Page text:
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Carbon capture research facility to 'give coal a viable future' says project backer

A "fancy RV park" for carbon capture pilotprojects will help extend the life of coal while reducing carbon emissions whenit comes online next fall, according to backers of the new research facility inWyoming.

"We do see technology as the pathway forward to givecoal a viable future," said Jason Begger, the executive director ofWyoming Infrastructure Authority, at a U.S. Department of Energy and CoalUtilization Research Council event in Washington, D.C. on Sept. 29.

While much of the media attention surrounding carbon captureand sequestration, or CCS, has focused on the costs and logistical limitationsof projects in Saskatchewan and Alabama,Begger insisted that progress has been made. "We will get better at this,and it will get cheaper,"he said

The Integrated Test Center will offer access to up to 20 MWof coal-based flue gas capacity generated from the nearby Dry Fork Station.

Two of those megawatts are initially slated for use by thefinalists of XPRIZE, a research competition. Begger later told S&P GlobalMarket Intelligence that test bays are set aside with 0.4 MW of flue gasavailable for each of five finalists for the $20 million prize. Judges are reviewingsome 47 entries from around the world.

The rest of the 18-MW facility is open for other projects.The test center, which will consist of gravel pads and equipment modifiable toequip a variety of different projects, started construction earlier in 2016. It opened a call forapplications for tenant projects.

"A great analogy is it's a fancy RV park," Beggersaid, adding that you could bring your project in, park it into the flue gasconnection and operate it to see how it works.

Travis Deti, the interim executive director of the WyomingMining Association, said that, since coal will be in the U.S. energy mix forsome time, developing carbon capture technology is essential.

"The ITC is a greatopportunity to develop these technologies that would allow us to continue touse our most abundant, affordable and reliable energy resource. This is goodfor Wyoming and America," he said.

The state of Wyoming contributed $15 million to the project,while partners Tri-StateGeneration and Transmission Association Inc. and the contributed another $5 million and $1 million, respectively, Begger said.     

The pilot project forpilot projects

Wyoming ITC builds on the progress made by the NationalCarbon Capture Center, or NCCC, in Alabama — a facility similar in goals to theWyoming ITC but focused on more preliminary pilot projects of bench-scale testsof up to 0.5 MW and small pilot projects of up to 1.5 MW.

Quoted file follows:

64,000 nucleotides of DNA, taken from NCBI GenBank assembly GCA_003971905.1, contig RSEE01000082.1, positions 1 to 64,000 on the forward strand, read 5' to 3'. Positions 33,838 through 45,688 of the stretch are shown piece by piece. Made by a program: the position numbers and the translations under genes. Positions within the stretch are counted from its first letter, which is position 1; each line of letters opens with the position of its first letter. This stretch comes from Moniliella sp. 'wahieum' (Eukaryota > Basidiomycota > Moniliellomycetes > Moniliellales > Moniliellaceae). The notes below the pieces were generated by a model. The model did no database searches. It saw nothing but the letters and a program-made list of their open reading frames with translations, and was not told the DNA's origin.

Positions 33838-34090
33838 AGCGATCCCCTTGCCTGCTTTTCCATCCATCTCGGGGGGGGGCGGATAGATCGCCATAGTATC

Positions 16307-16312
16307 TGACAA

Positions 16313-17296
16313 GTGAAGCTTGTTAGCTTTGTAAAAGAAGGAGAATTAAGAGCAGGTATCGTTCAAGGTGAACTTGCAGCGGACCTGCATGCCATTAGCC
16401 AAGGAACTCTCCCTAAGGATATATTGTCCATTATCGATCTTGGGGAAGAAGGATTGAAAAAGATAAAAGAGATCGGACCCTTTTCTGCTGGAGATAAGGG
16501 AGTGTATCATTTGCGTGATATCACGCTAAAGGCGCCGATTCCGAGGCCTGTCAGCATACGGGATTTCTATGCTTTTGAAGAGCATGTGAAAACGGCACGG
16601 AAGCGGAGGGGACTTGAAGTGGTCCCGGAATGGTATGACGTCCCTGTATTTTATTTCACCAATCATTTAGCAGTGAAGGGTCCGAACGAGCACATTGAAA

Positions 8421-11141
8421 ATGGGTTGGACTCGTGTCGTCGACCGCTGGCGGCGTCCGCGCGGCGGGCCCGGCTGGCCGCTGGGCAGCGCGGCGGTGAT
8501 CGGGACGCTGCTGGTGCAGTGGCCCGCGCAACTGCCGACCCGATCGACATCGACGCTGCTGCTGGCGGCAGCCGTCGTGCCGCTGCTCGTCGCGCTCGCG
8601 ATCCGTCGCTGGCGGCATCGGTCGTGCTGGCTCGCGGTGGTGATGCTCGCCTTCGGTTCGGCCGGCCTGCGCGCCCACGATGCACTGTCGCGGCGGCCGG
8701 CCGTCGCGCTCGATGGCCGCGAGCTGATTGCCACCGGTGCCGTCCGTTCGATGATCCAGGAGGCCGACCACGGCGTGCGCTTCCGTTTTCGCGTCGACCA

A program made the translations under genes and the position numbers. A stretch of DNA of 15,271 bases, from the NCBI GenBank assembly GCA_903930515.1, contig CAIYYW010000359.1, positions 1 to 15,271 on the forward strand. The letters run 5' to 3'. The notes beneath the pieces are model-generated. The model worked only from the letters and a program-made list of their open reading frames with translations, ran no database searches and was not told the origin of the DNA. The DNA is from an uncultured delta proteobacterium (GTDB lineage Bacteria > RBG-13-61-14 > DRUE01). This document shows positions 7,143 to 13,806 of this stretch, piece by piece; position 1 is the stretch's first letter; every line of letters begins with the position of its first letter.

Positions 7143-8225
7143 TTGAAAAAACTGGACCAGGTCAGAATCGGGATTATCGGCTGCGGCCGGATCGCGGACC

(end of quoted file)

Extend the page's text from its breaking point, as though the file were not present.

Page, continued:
"The focus for the National Carbon Capture Center is tobe at the engineering scale level so that we can quickly transition technologyout of the laboratory up to the small pilot scale," Roxann Laird, directorof research and environmental affairs at the NCCC, said. She added that thefacility is funded for a five-year period ending in 2019 by a $150 milliongrant from the U.S. Department of Energy, with a 20% cost share from

The plant, which takes carbon from the nearby E.C. Gastonpower plant, includes other partners such as Cloud Peak Energy Inc.

While it has less capacity than the new Wyoming facility,the NCCC comes with support staff and equipment to help "accelerate thecommercialization of advanced technologies that allow cost effective carbontechnologies to be deployed," said Laird.

While problems have plagued the Kemper County, Miss. plant —one of the best-known projects, which saw initial pilot testing in the NCCC —Laird said studies that are coming through the facility are making significantprogress on advancing carbon capture.

"We believe we are definitely moving the needle to gettowards more cost effective options for carbon capture," she said.

Begger is quick to sing praises for the NCCC as well, sayingthat Laird has been a great advocate for the test center and that lessonslearned there have been invaluable to the newer operation.

"We really want to complementthe research they have done," Begger said.

He said that to slow down globalemissions, governments should focus more money on carbon capture technology. Headded that only $600 million have been invested in carbon capture technologiesfrom the federal government compared to the $4 billion injected intorenewables. "Their priorities don't necessarily align with where they areplacing their money."